What first motivated you to pursue a career in conservation?
It kind of happened by accident! I grew up in the Australian bush riding horses around dirt tracks and perhaps took my childhood outdoors for granted. After high school, I started a Science degree (hoping to become a vet) and it was a fortunate chance that I took up some conservation subjects as electives. I quickly realised I knew more about native plants and animals than my fellow students and thrived in the field biology subjects. I put aside my interest in vet science to pursue a career in conservation and I’ve never looked back. Your winning paper reviews global approaches to managing conflict between large carnivores and livestock. What’s the most innovative solution to human-wildlife conflict that you’ve come across?
A lot of innovative technologies have been developed (light and sound deterrents, taste aversion, etc.) but my favourites are the traditional methods that have been used for centuries. My review showed that livestock guardian dogs can be highly effective at reducing stock loss. My PhD focuses on management of dingoes (often referred to as wild dogs) in Australia to protect sheep, and as a dog lover, I love the idea that the solution to a dog problem is more dogs. What do you think can Australia learn from other countries about how to manage conflict between human communities and wildlife?
Australia (along with New Zealand) is pretty unique when it comes to wildlife (particularly predator) management. While poison use is illegal in wildlife management in most countries, poison is the Number #1 way we manage dingoes in Australia. I think most Australians don’t know this, and ignoring public opinion on how we manage wildlife is like sitting on a time bomb. We should be engaging in human dimensions research to ensure we design management strategies that have public support.
What has been the most interesting thing that you have learned from your research so far?
Learning about social science and the philosophical underpinnings of how we do conservation research has taken me on a bit of a journey of self discovery. It’s caused me to challenge my own perceptions of what we’re trying to achieve as conservationists and how we get there, and see that nothing is black and white: two people can argue black-and-blue about what a dingo is (e.g. native Australian apex predator vs introduced pest) and never see eye-to-eye because either perspective can be interpreted as correct. You’re also a board member of the SCB Sydney Chapter. How did you first hear about the Society for Conservation Biology, and what motivated you to get involved with SCBO?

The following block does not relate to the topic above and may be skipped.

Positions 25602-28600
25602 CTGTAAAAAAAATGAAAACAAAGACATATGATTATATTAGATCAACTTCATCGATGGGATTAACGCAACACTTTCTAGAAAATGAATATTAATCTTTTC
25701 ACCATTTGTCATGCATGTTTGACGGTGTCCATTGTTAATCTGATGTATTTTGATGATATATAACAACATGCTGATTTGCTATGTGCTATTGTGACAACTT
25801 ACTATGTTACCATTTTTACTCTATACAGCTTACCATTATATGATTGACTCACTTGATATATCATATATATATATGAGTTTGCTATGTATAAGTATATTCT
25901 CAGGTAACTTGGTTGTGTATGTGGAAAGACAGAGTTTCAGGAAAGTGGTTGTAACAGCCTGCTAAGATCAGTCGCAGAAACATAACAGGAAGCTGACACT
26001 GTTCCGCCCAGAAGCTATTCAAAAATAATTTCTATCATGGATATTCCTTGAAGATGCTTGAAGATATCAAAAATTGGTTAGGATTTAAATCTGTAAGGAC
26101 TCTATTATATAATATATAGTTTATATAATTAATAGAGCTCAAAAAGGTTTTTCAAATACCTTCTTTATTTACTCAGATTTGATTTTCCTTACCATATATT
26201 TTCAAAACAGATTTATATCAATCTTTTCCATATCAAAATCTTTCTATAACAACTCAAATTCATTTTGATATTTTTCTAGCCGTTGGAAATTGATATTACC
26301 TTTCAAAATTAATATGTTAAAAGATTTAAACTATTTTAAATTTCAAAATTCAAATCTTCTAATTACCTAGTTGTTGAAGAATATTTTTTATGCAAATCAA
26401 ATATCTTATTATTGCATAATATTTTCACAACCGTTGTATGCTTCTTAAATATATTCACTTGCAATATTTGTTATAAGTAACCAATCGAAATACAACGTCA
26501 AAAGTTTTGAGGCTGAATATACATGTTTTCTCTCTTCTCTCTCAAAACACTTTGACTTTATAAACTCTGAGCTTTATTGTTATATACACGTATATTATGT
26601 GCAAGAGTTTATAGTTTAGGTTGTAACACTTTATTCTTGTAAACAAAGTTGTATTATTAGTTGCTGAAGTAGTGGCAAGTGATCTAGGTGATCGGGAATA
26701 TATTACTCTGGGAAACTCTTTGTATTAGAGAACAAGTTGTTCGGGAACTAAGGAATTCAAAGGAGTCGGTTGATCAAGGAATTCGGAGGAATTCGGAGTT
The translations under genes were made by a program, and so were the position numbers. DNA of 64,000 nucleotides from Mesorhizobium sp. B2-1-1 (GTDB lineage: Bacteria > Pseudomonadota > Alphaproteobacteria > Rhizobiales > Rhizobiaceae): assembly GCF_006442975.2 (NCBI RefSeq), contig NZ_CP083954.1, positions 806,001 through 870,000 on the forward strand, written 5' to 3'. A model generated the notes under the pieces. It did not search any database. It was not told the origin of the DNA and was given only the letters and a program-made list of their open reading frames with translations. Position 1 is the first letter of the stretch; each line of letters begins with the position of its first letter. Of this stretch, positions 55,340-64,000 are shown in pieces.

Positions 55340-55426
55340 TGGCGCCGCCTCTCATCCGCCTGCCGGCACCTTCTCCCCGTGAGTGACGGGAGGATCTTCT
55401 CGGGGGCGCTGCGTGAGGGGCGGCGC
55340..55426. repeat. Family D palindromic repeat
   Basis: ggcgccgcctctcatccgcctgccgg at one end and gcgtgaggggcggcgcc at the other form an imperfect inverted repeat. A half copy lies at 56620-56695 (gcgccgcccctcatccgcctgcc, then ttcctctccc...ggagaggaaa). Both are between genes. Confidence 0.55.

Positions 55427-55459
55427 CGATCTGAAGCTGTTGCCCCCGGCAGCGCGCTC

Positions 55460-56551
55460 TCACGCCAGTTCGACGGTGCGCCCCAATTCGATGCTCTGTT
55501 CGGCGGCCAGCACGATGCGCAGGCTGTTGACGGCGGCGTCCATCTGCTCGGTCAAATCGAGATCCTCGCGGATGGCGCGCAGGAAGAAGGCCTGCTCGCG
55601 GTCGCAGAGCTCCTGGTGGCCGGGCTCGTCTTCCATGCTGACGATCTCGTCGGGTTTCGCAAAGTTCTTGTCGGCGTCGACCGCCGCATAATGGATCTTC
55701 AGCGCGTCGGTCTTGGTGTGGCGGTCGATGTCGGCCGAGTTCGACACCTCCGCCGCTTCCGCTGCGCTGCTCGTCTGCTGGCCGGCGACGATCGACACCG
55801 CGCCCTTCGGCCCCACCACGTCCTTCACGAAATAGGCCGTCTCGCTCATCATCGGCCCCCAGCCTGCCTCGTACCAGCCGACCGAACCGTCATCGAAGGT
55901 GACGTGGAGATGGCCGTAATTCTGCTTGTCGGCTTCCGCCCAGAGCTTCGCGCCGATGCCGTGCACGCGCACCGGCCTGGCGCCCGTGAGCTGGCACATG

When I moved to Sydney to start my PhD I didn’t know anyone in the city so I joined the Sydney chapter to meet like-minded people. I really enjoyed getting involved in the chapter activities which typically combine art with science. This initial introduction to the local chapter led me to becoming involved in SCB more broadly, and I increasingly realise what a great fit the society is for my interdisciplinary research interests as well as being a friendly community of researchers. What was your favourite thing about SCBO 2018 in Wellington?
Aside from seeing a lot of great presentations, I loved the social science workshop before the conference which was run by Katie Moon and Deborah Blackman. It was very thought provoking and a great overview of social science theory and philosophy that I am already using to apply changes to my own research.
Finally, what are your plans post-PhD? What’s your dream job?
Wherever I end up, I want my work to be applied. Before starting a PhD, I worked as a consultant and in environmental research and management for about eight years so I’ve had a pretty good exposure to how policy and management plans lead(or don’t) to on-ground implementation. I intend to keep working in the human-wildlife conflict space to find ways to link science and implementation.
Lily’s award-winning paper:
Eeden, Lily M., Crowther, Mathew S., Dickman, Chris R., Macdonald, David W., Ripple, William J., Ritchie, Euan G., Newsome, Thomas M., Van Eeden, Lily M., Lily M. van Eeden, Mathew S. Crowther, Chris R. Dickman, David W. Macdonald, William J. Ripple, Euan G. Ritchie, & Thomas M. Newsome. 2017. Managing conflict between large carnivores and livestock. Conservation Biology, Volume 32, No. 1, 26–34 DOI: 10.1111/cobi.12959.